This a piece I wrote following John’s death so as to mark John’s role in elaborating a social-relational account of developmental psychology.
John Shotter passed away at his home outside Cambridge on 8 December 2016 after a prolonged illness.
John’s career began at Nottingham University in the mid-1960s where his initial interests were in the implications of Chomsky’s work for the foundations of psychological theory, and for how the notion of rule-following might be programmed into machines so as they could learn and use language.
Being at Nottingham meant John was daily influenced by the work of John and Elizabeth Newson, whose work on child development was focused on the social nature of developmental processes (e.g. Newson and Newson, 1975), and this led him to regard Vygotsky as a prime source of inspiration, rather than the work of Piaget, who was adopted as central to developmental studies elsewhere in the UK.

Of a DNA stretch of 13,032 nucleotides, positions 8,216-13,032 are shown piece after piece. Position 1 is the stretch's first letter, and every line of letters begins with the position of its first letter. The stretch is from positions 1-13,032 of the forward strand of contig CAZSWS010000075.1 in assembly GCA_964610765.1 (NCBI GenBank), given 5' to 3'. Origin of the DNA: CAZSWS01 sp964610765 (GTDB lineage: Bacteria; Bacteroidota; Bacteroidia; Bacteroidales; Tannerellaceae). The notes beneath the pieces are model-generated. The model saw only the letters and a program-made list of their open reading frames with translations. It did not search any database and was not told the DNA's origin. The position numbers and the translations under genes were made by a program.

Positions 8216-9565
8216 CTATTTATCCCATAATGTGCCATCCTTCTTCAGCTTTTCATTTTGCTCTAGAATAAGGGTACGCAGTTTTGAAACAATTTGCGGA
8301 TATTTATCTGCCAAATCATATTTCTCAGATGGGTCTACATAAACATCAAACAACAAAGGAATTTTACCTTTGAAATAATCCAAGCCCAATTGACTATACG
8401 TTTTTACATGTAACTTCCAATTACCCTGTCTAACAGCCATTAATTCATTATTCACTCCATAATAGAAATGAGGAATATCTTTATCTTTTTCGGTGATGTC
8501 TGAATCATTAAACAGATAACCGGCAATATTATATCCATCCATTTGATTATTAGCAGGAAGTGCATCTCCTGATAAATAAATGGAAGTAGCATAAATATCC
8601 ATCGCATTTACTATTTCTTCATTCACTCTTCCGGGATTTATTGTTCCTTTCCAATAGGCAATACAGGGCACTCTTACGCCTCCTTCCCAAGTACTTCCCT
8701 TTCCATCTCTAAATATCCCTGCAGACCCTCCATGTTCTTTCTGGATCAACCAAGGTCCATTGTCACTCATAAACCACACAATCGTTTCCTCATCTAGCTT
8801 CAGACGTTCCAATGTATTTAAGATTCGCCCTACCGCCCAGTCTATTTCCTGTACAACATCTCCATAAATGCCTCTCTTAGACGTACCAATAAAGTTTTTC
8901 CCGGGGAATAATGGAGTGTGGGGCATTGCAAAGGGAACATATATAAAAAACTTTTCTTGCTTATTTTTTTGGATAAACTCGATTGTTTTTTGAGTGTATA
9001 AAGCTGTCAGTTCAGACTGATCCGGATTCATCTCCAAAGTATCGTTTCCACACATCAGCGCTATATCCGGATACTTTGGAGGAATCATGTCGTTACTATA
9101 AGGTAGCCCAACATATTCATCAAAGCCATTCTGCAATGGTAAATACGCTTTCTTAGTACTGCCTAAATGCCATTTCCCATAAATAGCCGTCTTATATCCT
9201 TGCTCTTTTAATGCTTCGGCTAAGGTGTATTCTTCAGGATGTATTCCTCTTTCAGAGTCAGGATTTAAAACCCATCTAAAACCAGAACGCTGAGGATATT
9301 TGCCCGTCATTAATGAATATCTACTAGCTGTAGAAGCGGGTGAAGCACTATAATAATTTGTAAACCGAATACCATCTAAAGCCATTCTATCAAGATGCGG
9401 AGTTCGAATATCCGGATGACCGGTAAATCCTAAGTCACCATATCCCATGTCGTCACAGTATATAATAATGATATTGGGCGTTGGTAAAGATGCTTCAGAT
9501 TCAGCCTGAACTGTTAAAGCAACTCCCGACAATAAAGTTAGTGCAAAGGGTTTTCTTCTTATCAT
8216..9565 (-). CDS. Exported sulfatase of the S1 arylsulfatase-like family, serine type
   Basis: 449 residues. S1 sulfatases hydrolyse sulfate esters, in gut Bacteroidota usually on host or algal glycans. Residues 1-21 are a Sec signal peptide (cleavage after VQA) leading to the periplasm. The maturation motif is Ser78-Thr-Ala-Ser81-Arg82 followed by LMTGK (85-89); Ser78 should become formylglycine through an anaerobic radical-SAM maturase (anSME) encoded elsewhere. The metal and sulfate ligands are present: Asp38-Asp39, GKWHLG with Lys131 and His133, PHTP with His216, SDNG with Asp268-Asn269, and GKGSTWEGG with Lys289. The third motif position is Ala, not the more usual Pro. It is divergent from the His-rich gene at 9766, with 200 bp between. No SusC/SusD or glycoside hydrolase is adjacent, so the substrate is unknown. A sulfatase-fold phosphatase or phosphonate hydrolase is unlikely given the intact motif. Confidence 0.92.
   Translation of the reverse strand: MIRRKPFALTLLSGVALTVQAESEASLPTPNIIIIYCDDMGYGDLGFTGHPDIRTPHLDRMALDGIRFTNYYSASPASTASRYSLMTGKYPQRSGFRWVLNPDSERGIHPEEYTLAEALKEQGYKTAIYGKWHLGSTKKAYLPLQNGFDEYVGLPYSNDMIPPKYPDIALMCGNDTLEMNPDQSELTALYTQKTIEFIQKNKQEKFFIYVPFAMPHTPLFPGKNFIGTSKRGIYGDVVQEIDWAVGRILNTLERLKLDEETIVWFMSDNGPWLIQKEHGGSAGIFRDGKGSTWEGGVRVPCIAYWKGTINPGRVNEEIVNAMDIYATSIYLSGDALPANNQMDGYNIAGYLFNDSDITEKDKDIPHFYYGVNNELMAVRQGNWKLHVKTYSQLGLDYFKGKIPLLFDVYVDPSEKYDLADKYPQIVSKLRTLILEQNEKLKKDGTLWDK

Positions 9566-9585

John was always meticulous in crediting his ‘textual friends’ – the sources of his inspiration – and we can gain a grasp of the intellectual crucible of his Nottingham outset in the Newsons’ work:
We must shift perspective . . . so as to look at the process of communication from the point of view of a participant observer. . . . Furthermore we, as observers, must use an effort of imagination so as to share with the baby’s caretaker the general feeling of what it is to engage in an ongoing dialogue with him: otherwise we will not be in a position to describe the evolution of those shared understandings which subsequently begin to develop through this intricate process of interpersonal involvement and negotiation. (Newson, 1978, pp. 36-42).
It was in this context that John became disenchanted with the idea that the search for psychological mechanisms was a viable project. Many of John’s early papers (e.g. 1973a and 1973b, 1974a) laid the foundation for his later work.
Among developmental psychologists, he is likely best known for his chapter (1974b) in Martin Richards landmark volume The integration of a child into a social world; for a study with Sue Gregory (1976) on the interactive foundations of personhood; for his role in the national seminars that led to the founding of the Developmental Section of the BPS; and for his elaboration of Vygotsky’s relational-constructionist position on development. Much of John’s early, specifically developmental, work is integrated in his 1984 book Social accountability and selfhood.
John wanted to change the field of psychology